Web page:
HeartMath is wonderful – I can’t find a good website to make it simple; you can buy all kinds of gadgets to allow yourself to see how you’re doing and coach yourself further, but the basic technique is this simple, and it has powerful and far-reaching effects on your resilience to stress, amongst other things.

Additional extras to consider.

mitochondria-2

Energy is created in our bodies by mitochondria, the ‘powerhouse’ of the cell. Each cell contains up to a thousand mitochondria. Mitochondria take fuel from the food we eat, and transform it into energy. They generate a chemical called ATP, which transports the energy for use by the body.

In order to function properly, mitochondria need the fuel of excellent nutrition and oxygen.

Dietary factors

  • Everything that we put in our mouths can either be pro-inflammatory or anti-inflammatory; what we eat has an impact on inflammation.
  • A study published in July 2016 showed improvements in fatigue over the course of one year,  in people with MS who adopted a low fat, plant-based diet

plant-based-diet

  • See www.overcomingmulstiplesclerosis.org  for this type of diet, which could be expected to reduce inflammation, www.fatfreevegan.com for recipes.
  • Also  have a look at the work of Terry Wahls, a medical doctor who reversed her own secondary progressive MS with advanced nutrition,  online. I prefer the overcomingms diet as above, but Terry’s extras like green smoothies and intense nutrition make sense to add in.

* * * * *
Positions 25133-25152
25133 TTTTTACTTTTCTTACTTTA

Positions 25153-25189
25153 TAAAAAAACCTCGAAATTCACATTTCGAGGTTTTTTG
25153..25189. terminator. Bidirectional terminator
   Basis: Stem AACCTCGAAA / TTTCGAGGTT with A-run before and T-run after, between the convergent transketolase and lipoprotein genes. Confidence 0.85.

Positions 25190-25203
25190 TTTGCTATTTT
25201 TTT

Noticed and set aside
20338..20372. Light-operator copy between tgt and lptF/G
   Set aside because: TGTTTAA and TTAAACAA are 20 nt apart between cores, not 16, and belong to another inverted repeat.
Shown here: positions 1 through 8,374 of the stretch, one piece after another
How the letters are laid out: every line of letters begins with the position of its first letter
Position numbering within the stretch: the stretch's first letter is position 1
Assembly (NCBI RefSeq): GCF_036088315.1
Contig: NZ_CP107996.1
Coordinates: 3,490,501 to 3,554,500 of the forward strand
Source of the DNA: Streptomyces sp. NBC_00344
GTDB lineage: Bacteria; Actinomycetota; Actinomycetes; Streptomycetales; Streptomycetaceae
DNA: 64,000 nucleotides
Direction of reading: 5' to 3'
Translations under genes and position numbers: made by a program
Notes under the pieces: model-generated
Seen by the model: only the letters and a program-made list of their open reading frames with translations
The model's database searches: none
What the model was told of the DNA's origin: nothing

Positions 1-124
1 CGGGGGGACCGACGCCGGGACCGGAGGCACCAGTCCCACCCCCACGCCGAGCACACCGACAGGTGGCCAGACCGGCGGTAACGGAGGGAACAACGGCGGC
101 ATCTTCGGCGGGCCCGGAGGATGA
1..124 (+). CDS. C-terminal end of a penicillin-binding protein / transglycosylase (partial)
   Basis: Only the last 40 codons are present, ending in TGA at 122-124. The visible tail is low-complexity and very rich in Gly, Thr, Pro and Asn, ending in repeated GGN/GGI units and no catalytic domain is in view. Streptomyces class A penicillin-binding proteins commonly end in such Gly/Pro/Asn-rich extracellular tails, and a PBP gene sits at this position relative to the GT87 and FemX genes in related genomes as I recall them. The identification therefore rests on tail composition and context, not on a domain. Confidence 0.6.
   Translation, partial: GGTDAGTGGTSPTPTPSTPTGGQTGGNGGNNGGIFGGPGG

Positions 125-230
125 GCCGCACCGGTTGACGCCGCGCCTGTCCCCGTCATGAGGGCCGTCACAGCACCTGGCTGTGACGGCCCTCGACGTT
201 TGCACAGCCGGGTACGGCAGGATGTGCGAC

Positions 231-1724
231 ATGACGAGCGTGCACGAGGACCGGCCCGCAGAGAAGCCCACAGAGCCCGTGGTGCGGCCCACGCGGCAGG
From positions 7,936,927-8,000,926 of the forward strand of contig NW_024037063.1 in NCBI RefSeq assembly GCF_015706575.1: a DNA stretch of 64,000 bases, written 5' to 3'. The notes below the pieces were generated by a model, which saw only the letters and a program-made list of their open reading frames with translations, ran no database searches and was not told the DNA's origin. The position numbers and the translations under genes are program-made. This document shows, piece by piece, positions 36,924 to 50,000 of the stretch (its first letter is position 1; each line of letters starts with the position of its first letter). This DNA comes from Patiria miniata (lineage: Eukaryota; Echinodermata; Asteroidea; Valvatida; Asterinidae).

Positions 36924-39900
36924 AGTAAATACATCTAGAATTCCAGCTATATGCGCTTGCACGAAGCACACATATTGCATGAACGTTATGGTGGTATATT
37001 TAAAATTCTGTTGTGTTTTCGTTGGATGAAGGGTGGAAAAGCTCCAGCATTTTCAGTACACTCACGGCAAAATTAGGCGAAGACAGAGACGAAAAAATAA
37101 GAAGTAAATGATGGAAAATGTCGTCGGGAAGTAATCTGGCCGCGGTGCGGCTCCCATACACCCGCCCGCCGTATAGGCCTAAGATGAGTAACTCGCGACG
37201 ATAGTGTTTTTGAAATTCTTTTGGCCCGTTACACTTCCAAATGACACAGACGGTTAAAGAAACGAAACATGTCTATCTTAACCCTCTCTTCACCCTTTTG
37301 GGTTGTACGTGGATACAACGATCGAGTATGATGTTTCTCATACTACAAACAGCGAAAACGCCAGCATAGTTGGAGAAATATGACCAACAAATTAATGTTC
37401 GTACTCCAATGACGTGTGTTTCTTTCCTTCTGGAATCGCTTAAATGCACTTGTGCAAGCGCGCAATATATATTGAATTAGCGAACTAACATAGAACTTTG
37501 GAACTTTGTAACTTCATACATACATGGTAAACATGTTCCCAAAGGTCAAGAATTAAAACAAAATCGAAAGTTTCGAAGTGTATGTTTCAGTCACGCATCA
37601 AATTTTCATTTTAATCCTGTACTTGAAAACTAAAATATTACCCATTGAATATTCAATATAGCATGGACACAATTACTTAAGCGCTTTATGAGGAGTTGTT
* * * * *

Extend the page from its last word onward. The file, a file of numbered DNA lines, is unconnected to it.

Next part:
• Be aware of food intolerances. More people with MS have full blown celiac disease than in the general population, but you can also have a milder food intolerance that is not picked up by clinical allergy testing. Experiment to find out if some foods worsen your fatigue, by excluding them for 3 weeks and then bringing them in and noticing. Common irritating foods are bread, cheese, dairy products, gluten grains, sugar, and sometimes beans, but many people have individual things that they don’t tolerate.
  • Vitamin D3 at least 5000 IU daily & consider minimal erythmal dose sunbed. Some people may need more to get into the optimal range of 150-200nmol per litre; you can get your blood checked at http://www.vitamindbloodtest.org.uk
  • A study published this year found a significant reduction in fatigue in people with MS who took 500mg of Co-enzyme Q10 daily.
  • Omega 3 fatty acids are found in oily fish, nuts, seeds and whole grains, and help to calm down and prevent inflammation, aswell as helping to store and retain energy. 20g daily can be supplied by 2 dessert spoons of cold pressed flax seed oil used cold, and make sure it’s fresh; one example; www.flaxfarm.co.uk
  • B vitamins – some people are deficient in these, which can mimic symptoms of MS; some people report these help with fatigue; probably when there has been some deficiency present.
  • Probiotics & fermented foods– very important to restore health of gut, especially after antibiotics, which contributes to health/ energy

Exercise  &  Oxygenation hyperbaric-chamber-10-person

  • Many people report that hyperbaric oxygen improves MS fatigue; if this isn’t possible, at least do deep breathing!
  • Just had great comment in response to this post by Frank:
  • “The very best thing for me has been taking Oxygen Therapy at the MS Centre. There are 56 centres to choose from so there’s almost bound to be one near you – unless you live in Northumberland or Cumbria. 
    With Oxygen Therapy and MS, lots of us find there there is an optimum pressure. The ascending protocol suggests that people should start at 1.5 ATA, move to 1.75 ATA and then try 2 ATA. After each session note down how you feel immediately afterwards and then again about 24 hours later. Once you’ve tried all three pressures you should know the one that suits you best.